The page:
I am not usually a fan of a story that jumps back and forth in time. Mostly because it can become an exercise in frustration and confusion. But, in The Alice Network, Kate Quinn has woven the two time periods together like a master weaver. Two women and two world wars. One, a scarred and damaged spy from the First World War; the second, a young American in France looking for a childhood friend shortly after the Second World War.
France and its people are a distinct character in this book. A nation that endured a devastating and brutal occupation twice in a generation. The Alice Network is more than a story about spies. It is a story of the hearts of courage that faced evil and emerged unconquered.
The Alice Network was real, and the author has given us an intimate look into the lives of women who risked their lives to help the allied forces against German invaders. The author changed no names in this fictionalized account of actual people and actual events.
This is historical fiction from the pen of a master, who wastes not a detail of history nor a word in its retelling.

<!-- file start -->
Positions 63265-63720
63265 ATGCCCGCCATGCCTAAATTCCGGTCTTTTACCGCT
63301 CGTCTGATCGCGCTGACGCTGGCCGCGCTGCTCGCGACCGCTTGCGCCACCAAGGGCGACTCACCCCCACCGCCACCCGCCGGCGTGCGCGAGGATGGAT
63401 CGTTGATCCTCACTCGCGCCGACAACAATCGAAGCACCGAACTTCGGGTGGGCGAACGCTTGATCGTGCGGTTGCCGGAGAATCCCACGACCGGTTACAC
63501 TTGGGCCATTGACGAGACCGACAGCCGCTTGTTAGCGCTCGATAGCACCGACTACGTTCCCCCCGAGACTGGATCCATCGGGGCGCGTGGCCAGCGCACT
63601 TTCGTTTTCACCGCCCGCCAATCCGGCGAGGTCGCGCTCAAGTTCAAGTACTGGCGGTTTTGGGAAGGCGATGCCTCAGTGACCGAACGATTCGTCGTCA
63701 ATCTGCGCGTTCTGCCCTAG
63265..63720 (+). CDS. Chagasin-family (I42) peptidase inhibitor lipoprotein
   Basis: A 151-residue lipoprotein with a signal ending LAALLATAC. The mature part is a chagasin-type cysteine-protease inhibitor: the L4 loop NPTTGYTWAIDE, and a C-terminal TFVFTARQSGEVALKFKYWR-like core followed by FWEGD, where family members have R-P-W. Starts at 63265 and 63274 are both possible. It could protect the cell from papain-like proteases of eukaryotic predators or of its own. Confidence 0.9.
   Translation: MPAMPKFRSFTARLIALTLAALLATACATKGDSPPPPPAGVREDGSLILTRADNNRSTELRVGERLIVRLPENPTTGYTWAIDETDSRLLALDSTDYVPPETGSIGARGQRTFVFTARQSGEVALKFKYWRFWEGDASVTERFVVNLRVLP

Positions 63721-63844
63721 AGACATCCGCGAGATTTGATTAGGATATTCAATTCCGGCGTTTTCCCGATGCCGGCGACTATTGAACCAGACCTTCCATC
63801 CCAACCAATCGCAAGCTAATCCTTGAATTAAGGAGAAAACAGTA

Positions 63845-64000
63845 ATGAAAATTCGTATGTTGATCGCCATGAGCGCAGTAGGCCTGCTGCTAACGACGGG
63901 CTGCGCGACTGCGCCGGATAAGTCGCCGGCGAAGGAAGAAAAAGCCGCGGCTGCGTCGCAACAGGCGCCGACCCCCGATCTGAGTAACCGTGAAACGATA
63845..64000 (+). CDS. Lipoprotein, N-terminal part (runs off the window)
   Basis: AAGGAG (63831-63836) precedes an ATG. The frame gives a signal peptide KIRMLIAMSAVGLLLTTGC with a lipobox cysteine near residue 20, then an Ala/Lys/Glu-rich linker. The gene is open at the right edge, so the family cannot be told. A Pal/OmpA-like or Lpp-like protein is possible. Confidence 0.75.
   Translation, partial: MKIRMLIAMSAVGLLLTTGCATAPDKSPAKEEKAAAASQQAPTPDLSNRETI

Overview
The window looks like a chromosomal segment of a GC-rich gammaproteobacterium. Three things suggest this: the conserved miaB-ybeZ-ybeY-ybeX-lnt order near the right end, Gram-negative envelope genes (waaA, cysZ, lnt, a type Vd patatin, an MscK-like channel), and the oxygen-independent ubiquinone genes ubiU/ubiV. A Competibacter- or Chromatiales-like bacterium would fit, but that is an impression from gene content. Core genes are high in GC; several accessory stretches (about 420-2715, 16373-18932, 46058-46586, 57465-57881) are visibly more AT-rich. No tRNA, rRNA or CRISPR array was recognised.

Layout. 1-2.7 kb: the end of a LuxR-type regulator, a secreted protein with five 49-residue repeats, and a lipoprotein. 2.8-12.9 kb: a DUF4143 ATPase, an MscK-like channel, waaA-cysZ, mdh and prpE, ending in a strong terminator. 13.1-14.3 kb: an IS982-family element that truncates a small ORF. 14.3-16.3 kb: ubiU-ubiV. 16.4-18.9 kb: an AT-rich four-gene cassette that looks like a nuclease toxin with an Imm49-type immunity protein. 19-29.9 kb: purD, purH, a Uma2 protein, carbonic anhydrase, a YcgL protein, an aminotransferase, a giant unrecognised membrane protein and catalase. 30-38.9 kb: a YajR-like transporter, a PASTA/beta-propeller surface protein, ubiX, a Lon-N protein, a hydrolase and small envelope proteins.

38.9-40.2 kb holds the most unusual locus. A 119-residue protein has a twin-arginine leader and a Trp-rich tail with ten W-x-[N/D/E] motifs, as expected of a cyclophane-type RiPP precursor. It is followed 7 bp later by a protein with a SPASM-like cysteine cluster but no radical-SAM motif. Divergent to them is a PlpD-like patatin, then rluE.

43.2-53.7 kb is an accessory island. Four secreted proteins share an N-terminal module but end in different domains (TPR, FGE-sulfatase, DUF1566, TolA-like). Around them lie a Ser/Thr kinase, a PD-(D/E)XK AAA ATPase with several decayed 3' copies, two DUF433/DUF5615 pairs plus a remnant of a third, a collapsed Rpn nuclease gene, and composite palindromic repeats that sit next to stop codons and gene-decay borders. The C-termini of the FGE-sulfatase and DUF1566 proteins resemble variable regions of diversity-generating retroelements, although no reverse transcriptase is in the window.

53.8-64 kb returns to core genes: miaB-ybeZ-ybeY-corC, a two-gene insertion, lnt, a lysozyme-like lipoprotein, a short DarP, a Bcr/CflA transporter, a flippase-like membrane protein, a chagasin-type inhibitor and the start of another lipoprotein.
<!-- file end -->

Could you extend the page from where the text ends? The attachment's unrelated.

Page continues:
Here is an excerpt that so speaks to the brilliance of the author in its depiction of the childhood of a woman who would one day become a member of a network of spies which two nations later decorated and lauded.
“You were asking about my parents? My father lived and worked in Nancy; my mother kept house.”
“I went to school, home for tea every afternoon. My mother taught me French and embroidery, and my father taught me English and duck hunting.”
“How very civilized.”
Eve smiled sweetly, remembering the roaring behind the lace curtains, the course slurs and vicious arguments. She might have learned to put on gentility, but she’d come from something far less refined: the constant shrieking and throwing of china, her father roaring at her mother for frittering away money, her mother’s nipping at her father for being seen with yet another barmaid. The kind of home where a child learned quickly to slide unseen around the edges of rooms, to vanish like a shadow in a black night at the first rumble on the domestic horizon. To listen to everything, weigh everything, all the while remaining unnoticed. “Yes, it was a very instructive childhood.”
And here is a quote from the actual Queen of Spies, Louise de Bettingnies, the leader of the Alice Network:
When urged to be more careful, she laughed, “Bah! I know I’ll be caught one day, but I shall have served. Let us hurry, and do great things while there is yet time.”
In my novel, All That it Takes, the first book in the Where Can I Go? Series, I desire to bring awareness to the devastating occupation of human traffickers in today’s world. That desire continues as I write the second book in the series, What Justice Requires.
So, I say to you, dear reader; let us hurry and do great things while there is yet time.
Will you educate yourself on human trafficking in your community? Please go to my resources page for more information.